Countdown to Scottish Independence Referendum with Less than 100 days to go

Yesterday marked just 100 days to go until the referendum on Scottish independence. There will obviously be an increased media focus on the campaign in the weeks ahead. With all to play for, the pro-independence Yes supporters have continued to present a positive case for Scottish independence. They highlight the economic, cultural and social benefits that would result from an independent Scotland. Despite some hostile media coverage, not least from the British Broadcasting Corporation (BBC), whose coverage has been seen by many to be heavily biased against a Yes vote, it is clear that in terms of the issues and debate so far the pro-independence campaign has been far more effective.

Meanwhile the anti-independence No campaigners under ‘Better Together’ have been condemned for the negativity of their arguments so far. Scottish voters have been angered by the constant attempts at bullying and misinformation presented by the anti-independence supporters. It has been startling to see the UK Treasury having to row back on misleading figures presented by Danny Alexander, Chief Secretary to the Treasury.  He had presented figures purporting to prove that an independent Scotland would start out worse off than the rest of the UK. HM Treasury claimed that an independent Scotland would need 180 government departments at a cost of £2.7 billion to set up. This was a remarkable difference to the £215 million that the Scottish National Party had suggested.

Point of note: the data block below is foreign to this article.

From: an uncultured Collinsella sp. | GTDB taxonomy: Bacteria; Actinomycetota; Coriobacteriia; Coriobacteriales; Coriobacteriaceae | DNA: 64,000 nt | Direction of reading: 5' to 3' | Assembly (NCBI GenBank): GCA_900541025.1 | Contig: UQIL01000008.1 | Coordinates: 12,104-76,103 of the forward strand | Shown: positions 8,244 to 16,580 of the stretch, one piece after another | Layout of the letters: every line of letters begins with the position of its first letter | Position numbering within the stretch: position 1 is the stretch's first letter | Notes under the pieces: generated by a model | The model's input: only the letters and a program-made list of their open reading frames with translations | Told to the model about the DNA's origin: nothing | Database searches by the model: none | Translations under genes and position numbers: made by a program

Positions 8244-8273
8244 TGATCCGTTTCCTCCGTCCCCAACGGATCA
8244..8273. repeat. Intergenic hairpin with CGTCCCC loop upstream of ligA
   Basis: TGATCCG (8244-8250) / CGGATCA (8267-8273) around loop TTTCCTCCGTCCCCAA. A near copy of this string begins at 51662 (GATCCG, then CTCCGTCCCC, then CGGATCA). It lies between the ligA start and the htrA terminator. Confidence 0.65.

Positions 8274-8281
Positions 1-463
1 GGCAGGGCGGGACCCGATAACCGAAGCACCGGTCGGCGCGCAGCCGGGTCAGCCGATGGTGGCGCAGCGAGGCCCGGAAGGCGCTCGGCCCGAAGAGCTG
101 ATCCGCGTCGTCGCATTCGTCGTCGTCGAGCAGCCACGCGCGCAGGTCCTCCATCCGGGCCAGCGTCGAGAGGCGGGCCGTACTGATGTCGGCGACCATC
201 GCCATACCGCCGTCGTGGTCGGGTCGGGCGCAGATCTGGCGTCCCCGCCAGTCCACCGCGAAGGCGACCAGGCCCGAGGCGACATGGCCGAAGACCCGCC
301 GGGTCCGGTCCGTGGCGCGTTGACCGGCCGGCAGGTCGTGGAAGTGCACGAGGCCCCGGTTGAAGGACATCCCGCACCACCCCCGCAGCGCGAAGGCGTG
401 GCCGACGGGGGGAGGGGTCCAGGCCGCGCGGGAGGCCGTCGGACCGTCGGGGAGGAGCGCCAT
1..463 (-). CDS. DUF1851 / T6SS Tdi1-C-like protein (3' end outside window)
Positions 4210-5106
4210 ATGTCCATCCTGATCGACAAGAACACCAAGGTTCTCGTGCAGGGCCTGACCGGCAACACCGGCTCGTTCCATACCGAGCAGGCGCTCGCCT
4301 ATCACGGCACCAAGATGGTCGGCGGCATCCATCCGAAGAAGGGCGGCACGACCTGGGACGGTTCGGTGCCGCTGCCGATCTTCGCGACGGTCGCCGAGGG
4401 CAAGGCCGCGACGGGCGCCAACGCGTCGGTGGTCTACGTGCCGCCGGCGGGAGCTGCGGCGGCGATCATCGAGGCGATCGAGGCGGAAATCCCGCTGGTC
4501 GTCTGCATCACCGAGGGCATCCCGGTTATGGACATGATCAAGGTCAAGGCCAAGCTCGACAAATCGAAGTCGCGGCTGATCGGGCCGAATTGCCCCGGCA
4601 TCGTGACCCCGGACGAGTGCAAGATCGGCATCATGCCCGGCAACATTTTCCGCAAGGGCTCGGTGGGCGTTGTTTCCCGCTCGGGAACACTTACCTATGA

It wasn’t long before the Treasury figures were criticised by Professor Patrick Dunleavy from the London School of Economics on whose research the Treasury claims were based. He said: "It is very important, if you are contributing to a public debate, to contribute accurate information and not, as in this case I'm afraid, very crude misinformation."  Professor Dunleavy said he believed that the Treasury had taken his figure and "made it ludicrous" suggesting that Treasury officials had not read his report before they quoted it.  He pointed out that the Scottish government is run on a more modern and efficient system than that of the UK government and that the SNP figure of £250 million sounded like a "more realistic figure".

This is just one of many, many attempts by anti-independence campaigners to misinform Scottish voters and in doing so they are really treating the people of Scotland with contempt. Even within their own ranks are many who realise how their tactics have backfired. We now need those who want to make a case for Scotland to stay in the United Kingdom to change tack and present positive, truthful arguments. This is an important issue for the people of Scotland and yet still British Prime Minister David Cameron refuses to enter into a face to face debate on independence with Scotland’s First Minister Alex Salmond.  It begs the question why and the answer seems clear-he is afraid. So much for having the courage of your convictions! Now it even seems that anti-independence ex-British Prime-Minister Gordon Brown wants such a debate. Another example of splits emerging in the No camp?


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